Like many things at Horween, time has taken over and the skins now cover two walls and part of the ceiling. 

I have an emotional response, seeing my name scribbled there and remembering that shine coming up on a cordovan butt. 

I hope I’ve communicated just a little bit of that emotion to you. 

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It’s a post like this that makes a guy shelve their designs on a new pair of split-toe, suede derbies and stump up the extra 200 on a pair of lovely cordovan tassels.

Always a delight to take a look at characterfully worn through factory like Horween, it really adds a certain romance to the narrative of the finished article.

Andrew Poupart

That was my thought exactly. Even though I’m not a big fan of cordovan as a leather, the article made me want to go out and buy a pair. Brilliant writing!


Hear hear



Evocative article, I like it. I don’t think you’ve written much about cordovan shoes (at leas that I can see) – any particular reason?

I love the lustre of the material do find them a pain to deal with personally – the chunkiness and weight gives the assumption they’ll be good for all weather, but they can easily get in a bit of state when worn in rain.


Dear Sam and Simon,

Cordovan doesn’t need to be babied nearly so much as some think. Have you seen the letters from General Pershing looking for Cordovan boots while in France in WWI?

The link is from Ashland leather, which is run by two Horween employees, btw



I hope that the next time you go to Chicago you’ll schedule a visit to the Oxxford factory and write a piece on the clothing.

Paul Boileau

Reading your evocative article reminds me of the time I visited J&FJ Baker the last oak bark tannery in the UK. A great family business. Indeed the smell is something to behold…

Barry Kearney-Luc

I have a pair of Alden Cordovan Loafers which I purchased (invested) in January 1982 and which I still wear today.


Simon, great read and timely for me. I’ve been toying with jumping on the cordovan band wagon. The thing that’s put me off is the shine. I can’t help feel that it’s smooth surface limits it’s ability to be worn with jeans. Thoughts? Where would be put it on the formality scale? Above or below suede?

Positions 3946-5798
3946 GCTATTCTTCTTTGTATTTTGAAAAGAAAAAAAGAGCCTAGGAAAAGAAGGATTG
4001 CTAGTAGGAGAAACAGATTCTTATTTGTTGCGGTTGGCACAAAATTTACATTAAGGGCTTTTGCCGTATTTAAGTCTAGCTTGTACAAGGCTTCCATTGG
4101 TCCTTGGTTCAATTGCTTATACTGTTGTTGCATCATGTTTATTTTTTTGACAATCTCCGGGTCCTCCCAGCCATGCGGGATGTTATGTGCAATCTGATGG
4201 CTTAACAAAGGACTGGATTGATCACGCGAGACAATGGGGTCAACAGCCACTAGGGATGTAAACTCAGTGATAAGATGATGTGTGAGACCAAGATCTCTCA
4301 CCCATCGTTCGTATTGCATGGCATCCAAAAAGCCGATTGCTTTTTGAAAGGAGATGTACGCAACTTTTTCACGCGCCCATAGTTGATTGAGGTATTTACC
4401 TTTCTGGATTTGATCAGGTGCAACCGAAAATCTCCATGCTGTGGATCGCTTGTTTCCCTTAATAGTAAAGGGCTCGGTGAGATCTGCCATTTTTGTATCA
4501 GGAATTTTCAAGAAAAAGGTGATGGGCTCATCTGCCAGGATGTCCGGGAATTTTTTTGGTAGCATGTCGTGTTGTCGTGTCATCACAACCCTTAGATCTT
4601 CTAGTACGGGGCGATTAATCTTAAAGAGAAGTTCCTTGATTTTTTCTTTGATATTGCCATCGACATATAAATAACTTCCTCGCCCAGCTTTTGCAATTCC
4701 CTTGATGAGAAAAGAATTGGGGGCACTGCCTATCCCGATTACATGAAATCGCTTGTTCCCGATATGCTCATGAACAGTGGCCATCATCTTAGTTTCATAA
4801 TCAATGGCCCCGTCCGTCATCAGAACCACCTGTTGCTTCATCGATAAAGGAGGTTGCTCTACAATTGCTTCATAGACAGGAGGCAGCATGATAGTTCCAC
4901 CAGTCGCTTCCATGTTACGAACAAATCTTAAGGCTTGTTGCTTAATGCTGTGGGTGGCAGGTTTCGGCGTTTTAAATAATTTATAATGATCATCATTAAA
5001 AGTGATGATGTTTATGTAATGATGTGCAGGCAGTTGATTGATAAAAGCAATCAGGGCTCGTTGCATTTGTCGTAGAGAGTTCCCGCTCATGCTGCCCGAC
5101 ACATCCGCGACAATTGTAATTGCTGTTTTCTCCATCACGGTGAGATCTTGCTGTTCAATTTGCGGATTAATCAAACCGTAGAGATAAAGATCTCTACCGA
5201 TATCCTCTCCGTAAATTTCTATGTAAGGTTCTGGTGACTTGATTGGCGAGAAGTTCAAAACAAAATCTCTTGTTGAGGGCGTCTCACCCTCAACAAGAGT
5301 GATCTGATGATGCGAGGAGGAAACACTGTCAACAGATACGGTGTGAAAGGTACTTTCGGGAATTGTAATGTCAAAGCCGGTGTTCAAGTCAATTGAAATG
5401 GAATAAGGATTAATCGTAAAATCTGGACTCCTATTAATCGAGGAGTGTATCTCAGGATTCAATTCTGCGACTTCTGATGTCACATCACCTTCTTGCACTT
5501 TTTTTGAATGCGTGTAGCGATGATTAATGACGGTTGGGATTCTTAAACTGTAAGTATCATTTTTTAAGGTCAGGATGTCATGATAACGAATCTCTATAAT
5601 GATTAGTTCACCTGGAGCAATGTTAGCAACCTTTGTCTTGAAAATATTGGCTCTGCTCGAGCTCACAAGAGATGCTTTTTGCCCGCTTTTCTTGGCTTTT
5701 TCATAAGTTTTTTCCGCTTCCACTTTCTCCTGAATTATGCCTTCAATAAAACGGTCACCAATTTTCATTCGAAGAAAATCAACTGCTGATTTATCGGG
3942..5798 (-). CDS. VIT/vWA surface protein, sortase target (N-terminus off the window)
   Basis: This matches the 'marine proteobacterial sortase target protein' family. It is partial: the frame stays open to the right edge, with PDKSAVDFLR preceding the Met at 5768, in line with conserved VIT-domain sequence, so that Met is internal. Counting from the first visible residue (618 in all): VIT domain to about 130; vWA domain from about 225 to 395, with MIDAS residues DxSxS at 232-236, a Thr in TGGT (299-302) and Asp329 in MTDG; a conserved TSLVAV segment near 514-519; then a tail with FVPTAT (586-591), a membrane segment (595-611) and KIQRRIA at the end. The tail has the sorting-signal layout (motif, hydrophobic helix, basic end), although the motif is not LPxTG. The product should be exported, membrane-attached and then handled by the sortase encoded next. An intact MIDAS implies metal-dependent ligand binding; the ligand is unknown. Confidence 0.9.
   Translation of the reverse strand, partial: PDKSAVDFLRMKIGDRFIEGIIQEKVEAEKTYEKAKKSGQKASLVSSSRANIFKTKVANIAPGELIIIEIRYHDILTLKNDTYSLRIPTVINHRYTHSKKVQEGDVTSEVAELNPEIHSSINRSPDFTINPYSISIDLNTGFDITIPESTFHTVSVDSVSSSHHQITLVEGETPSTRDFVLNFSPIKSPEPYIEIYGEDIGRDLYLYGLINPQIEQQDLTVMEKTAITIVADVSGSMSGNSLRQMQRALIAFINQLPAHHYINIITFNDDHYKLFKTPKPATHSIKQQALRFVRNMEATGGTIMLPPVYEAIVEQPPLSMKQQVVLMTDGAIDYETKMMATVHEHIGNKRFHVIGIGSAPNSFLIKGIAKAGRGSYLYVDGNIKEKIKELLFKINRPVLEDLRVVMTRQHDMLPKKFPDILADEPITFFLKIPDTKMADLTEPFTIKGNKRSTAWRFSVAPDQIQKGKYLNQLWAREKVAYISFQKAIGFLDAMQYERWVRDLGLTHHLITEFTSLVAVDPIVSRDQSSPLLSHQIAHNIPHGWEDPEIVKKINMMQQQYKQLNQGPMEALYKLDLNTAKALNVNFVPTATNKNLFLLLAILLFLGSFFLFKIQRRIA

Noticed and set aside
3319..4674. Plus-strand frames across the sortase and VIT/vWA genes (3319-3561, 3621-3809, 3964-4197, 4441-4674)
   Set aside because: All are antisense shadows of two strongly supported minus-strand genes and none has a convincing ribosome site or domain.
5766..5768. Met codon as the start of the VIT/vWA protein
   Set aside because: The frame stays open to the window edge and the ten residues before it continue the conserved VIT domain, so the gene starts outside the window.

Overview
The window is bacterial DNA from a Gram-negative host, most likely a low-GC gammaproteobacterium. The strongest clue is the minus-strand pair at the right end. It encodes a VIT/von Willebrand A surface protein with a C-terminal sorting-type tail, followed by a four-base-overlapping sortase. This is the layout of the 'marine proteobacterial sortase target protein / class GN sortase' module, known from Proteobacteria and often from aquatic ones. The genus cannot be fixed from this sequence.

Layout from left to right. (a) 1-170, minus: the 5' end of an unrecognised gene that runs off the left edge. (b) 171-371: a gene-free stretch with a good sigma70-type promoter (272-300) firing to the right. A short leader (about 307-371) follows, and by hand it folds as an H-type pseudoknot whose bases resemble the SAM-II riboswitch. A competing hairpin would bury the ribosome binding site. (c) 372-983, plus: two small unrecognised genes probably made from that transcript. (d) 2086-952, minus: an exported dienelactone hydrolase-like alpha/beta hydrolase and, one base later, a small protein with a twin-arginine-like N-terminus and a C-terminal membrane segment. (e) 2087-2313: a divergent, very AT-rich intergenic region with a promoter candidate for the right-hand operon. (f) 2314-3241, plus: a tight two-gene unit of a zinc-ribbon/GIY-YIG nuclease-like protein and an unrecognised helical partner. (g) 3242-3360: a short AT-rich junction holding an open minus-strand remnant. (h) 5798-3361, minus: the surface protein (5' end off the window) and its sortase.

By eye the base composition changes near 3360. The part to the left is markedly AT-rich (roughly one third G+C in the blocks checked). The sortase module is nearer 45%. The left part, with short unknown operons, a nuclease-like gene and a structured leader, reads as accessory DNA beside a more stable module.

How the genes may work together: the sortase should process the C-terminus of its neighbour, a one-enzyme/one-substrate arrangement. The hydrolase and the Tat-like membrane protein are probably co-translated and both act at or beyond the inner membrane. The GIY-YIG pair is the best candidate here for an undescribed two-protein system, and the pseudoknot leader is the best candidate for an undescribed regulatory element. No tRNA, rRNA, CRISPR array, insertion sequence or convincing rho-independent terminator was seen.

Could you expound on that (I am imaging your sliding scales of formality)? Imagine same last, same design: would you say calf->cordovan->suede?


At the risk of appearing a hypocrite I do eat meat,wear shoes made from leather, and clothing made from calf,lamb,sheep,etc skins.
However as an equestrian who has had many long term equine companions,I find the consumption of horse meat and the use of their skins for fashion repulsive.
I feel that companion animals such as horses,dogs,cats etc should be exempt from such uses. Would you feel comfortable using your children’s cat skins to line gloves..or perhaps a dog fur collar. I am not a member of PETA..I am not someone hysterically against the use of animal products. I just feel that certain species of companion animals be exempt from the trends of fashion.


I mostly agree with Anon and I don’t think it is that arbitrary. Cows are very different than horses, and–perhaps more importantly–they are very different to us. A cow is a different thing to me than a horse is to me. The difference may not be as great as the difference between a spider and a dog, but there is a difference.

As Anon points out, I think companionship is a big part of how horses are different to us. It feels weird to eat or otherwise use the dead bodies of animals that are our companions. It feels callous and insensitive and I question the effects on us of treating companion animals like so. It probably makes us more callous and less sensitive.

We share in something with animals that are our companions. They are our companions and friends. Their interests, to some extent, become our interests (we want to see, for instance, that our dogs are happy) and their interests are ours (they often like to see us happy). Furthermore, we share in activities with companion animals. People partake in activities with their dogs and horses. This is particularly significant because there is something cooperative in a shared activity: in cooperative activities our desires are pointed in the same direction.

We don’t share in very much with cows. Very few humans find companionship with cows. Very few humans engage in activities with cows. Very few cows have relationships with humans. There may be internal, biological reasons for this (such as intelligence) but there also may not be. We don’t need to defer to scientific criteria to explain companionship.

Also, if you still think it is arbitrary, let me ask you the following question: do you think it is arbitrary that we don’t think it is okay to wear human leather, but we do think it is okay to wear cow leather? That doesn’t seem arbitrary to me and neither does this.


I believe Simon hit the nail on the head. Pigs are perhaps the most intelligent land animal that is associated with humanity. Yet western cultures generally have no issues eating its’ flesh. Some cultures view it as unclean, etc.